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http://www.rgj.com/news/printstory.php?id=82409

Judge scraps Hope Valley snowmobile ban

<mailto:[email protected]> Jeff DeLong

RENO GAZETTE-JOURNAL

10/8/2004

There is not enough evidence of conflicts between cross-country skiers

and snowmobile riders to justify closing part of a popular valley south

of Lake Tahoe to snowmobiles as demanded by environmentalists, a federal

judge has ruled.

U.S. District Judge David Levi found that neither the Forest Service nor

the Friends of Hope Valley have documented a problem serious enough to

warrant a snowmobile ban in the Forestdale Creek Road area of Alpine

County, Calif.

"The court declines to deny access to public lands to any group of

citizens based on surveys that do little more than ask skiers if they

like snowmobilers," Levi wrote in his Sept. 30 decision in Sacramento.

In the latest move of a 12-year-old conflict, Levi sided with

environmentalists. He found that the Forest Service had failed to

adequately address environmental impacts of snowmobiles in a management

plan update for the area and that there is insufficient evidence to

justify the snowmobile crackdown sought by environmentalists.

The judge also ruled that Forestdale Creek Road is under the

jurisdiction of Alpine County - not the federal government - a

conclusion environmentalists described as a setback in efforts to

segregate snowmobiles from quieter types of winter recreation.

"I think it is really disappointing," said Debbi Waldear, president of

Friends of Hope Valley. "Now that it's considered a county road it

probably will not be closed (to snowmobiles). At this point it's going

to be really difficult to keep it for skiers only."

Pliny Olivier, president of the Lake Tahoe Snowmobile Association,

welcomed the ruling for those enjoying a sport he said is under

increasing attack by the government.

"It is what we hoped for," Olivier said. "We never did see a real

problem."

The conflict dates back to 1992, when the Forest Service initiated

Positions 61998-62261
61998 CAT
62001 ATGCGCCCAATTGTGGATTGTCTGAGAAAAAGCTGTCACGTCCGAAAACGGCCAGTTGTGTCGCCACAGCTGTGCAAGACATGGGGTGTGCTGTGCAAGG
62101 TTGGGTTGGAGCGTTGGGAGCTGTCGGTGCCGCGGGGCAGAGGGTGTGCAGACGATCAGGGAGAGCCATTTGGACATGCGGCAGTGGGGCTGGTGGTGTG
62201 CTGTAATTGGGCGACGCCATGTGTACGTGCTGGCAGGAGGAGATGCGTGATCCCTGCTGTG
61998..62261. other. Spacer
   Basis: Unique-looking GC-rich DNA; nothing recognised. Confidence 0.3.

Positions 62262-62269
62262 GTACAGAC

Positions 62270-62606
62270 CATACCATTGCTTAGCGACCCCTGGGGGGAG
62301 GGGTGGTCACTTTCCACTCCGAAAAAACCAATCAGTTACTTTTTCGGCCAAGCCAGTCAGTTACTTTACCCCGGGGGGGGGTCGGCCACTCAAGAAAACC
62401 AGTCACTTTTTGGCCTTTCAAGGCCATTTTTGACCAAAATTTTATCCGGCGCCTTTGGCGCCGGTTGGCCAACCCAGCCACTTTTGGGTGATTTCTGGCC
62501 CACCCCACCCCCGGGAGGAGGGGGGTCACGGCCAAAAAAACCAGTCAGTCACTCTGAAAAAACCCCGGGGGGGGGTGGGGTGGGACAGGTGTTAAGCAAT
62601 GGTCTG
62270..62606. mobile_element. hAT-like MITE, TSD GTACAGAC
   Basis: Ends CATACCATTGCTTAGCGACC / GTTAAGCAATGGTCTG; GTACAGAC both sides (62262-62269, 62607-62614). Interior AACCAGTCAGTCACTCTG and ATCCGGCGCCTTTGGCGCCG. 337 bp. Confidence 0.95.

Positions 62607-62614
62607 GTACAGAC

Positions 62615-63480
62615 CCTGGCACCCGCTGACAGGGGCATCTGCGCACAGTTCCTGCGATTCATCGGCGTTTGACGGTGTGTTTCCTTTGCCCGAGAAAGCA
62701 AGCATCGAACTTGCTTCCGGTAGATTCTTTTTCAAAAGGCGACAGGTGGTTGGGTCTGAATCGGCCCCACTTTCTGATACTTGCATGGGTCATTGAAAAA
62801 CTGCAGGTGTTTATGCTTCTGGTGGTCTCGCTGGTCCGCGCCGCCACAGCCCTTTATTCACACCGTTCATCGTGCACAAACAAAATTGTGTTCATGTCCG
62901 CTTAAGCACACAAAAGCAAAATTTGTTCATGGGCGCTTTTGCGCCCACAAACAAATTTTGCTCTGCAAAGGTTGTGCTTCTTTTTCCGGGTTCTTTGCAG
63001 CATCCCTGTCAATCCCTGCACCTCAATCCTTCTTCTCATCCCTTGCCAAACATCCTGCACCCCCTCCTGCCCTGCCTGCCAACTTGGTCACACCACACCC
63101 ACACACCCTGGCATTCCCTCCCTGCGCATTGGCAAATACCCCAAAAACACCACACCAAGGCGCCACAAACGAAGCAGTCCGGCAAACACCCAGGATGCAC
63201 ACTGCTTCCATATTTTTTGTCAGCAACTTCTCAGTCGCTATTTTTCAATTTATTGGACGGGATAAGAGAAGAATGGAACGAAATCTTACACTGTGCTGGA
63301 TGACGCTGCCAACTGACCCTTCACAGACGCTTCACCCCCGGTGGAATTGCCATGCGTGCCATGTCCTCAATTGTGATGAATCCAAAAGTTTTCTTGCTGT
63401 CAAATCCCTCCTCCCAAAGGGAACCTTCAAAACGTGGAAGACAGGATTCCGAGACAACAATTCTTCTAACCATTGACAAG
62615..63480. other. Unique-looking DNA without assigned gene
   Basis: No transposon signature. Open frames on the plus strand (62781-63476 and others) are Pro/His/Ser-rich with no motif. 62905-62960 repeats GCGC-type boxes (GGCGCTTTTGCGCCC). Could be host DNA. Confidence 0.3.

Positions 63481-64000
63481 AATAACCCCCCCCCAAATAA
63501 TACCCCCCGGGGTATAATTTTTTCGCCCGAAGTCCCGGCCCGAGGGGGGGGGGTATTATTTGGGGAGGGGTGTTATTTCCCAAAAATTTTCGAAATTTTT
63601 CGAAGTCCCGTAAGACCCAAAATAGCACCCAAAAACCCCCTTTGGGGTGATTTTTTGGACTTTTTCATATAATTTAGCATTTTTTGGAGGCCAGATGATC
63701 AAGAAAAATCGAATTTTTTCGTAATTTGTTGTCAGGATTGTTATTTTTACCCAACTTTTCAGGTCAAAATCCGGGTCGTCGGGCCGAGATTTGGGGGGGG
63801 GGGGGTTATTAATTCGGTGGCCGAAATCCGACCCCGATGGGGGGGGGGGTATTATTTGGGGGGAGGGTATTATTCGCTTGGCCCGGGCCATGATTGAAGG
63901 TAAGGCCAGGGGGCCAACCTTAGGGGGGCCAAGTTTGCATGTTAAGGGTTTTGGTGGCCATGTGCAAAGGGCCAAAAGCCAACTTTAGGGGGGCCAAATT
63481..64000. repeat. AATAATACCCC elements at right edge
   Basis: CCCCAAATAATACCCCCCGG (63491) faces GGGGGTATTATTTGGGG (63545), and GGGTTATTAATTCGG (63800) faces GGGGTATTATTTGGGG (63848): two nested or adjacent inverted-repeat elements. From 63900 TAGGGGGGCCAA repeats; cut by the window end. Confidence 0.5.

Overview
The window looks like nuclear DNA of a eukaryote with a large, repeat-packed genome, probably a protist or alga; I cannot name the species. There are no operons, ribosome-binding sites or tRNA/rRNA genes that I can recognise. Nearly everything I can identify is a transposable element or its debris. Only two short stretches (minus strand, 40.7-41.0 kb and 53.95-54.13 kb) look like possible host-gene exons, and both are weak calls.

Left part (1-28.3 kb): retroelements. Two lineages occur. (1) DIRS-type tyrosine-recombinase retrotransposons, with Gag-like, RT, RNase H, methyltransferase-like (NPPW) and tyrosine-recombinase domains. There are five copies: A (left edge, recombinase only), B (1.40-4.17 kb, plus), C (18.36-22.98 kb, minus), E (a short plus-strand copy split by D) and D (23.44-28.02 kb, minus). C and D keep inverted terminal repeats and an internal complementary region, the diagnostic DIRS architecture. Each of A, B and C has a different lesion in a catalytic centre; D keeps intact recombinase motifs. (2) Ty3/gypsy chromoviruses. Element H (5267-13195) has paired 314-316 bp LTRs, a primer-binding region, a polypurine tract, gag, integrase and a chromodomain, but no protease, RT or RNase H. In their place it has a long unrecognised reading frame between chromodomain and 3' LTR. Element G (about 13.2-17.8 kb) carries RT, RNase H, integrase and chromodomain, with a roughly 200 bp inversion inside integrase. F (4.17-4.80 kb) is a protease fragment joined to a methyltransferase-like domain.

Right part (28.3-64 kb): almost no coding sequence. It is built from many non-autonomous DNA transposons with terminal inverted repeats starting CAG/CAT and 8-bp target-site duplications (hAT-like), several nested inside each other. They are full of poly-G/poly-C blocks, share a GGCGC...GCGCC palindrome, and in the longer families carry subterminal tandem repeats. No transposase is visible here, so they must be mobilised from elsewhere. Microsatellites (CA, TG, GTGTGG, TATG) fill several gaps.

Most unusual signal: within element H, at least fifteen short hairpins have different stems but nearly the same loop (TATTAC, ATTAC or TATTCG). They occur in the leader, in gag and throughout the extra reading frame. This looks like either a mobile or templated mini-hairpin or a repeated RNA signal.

efforts to update management strategies for the Forestdale area,

including the road used to access terrain used by both skiers and

snowmobile riders. Critics at the time cited a growing conflict between

snowmobiles and backcountry skiers and insisted the area be closed to

the machines.

When the Forest Service declined, environmentalists sued, first in 1997

and after that suit was settled, again in 2000. The Forest Service

attempted to reach a compromise several times, last year proposing a

partial closure in a plan rejected by the Alpine County Board of

Supervisors.

In finding that the Forest Service failed to comply with the National

Environmental Policy Act with regards to studying the impact of

snowmobiles, the issue has come full-circle, District Ranger Gary Schiff

said. The judge remanded the issue back to the Forest Service for

"further proceedings."

"We're going to have to go back to the drawing board for a third time,"

Schiff said. "Our interest is providing quality experiences for both

snowmobilers and cross-country skiers. Obviously, we have yet to achieve

this goal."

This time around, the Forest Service likely will try to focus on an area

larger than Forestdale, Schiff said. By examining all of Hope Valley or

an even larger area of Alpine County, spots that could be set aside for

motorized and non-motorized winter sports might be successfully

identified to everyone's satisfaction, Schiff said.

"The only way to resolve this without continued administrative appeals

and litigation is for reasonable people to come together in a reasonable

way," Schiff said.

Both Waldear and Olivier said they would participate in talks addressing

winter sports across a wider area of Alpine County.

But snowmobile riders are not interested in losing more ground in Hope

Valley for their sport, Olivier said.

"We understand that for some people, having a snowmobile in the area is

not acceptable for their outdoor experience," Olivier said. "But some

people want motorized vehicles completely eliminated, and we consider

that unacceptable."

Waldear said she hopes some compromise is possible.

"There is room for both activities, but there's a conflict when they're

together," she said.

Copyright C 2004 The Reno Gazette-Journal

 

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Damn Tree Huggin Hippies, tell me something, do these enviomentalists ever go out and actually do the clean-ups on the trails, or do they just drive their jettas eat tofu, and think of ways to fuck with people that could easily use them as hood ornaments? I know the people here in texas fighting land access are not the Hippies, but instead are the greedy land owners, that do not want to give up an inch of their property, but would like to do nothing but gain more property, who cares if the land was given to the State, for use as Public land, but they try to look over that fact.
 
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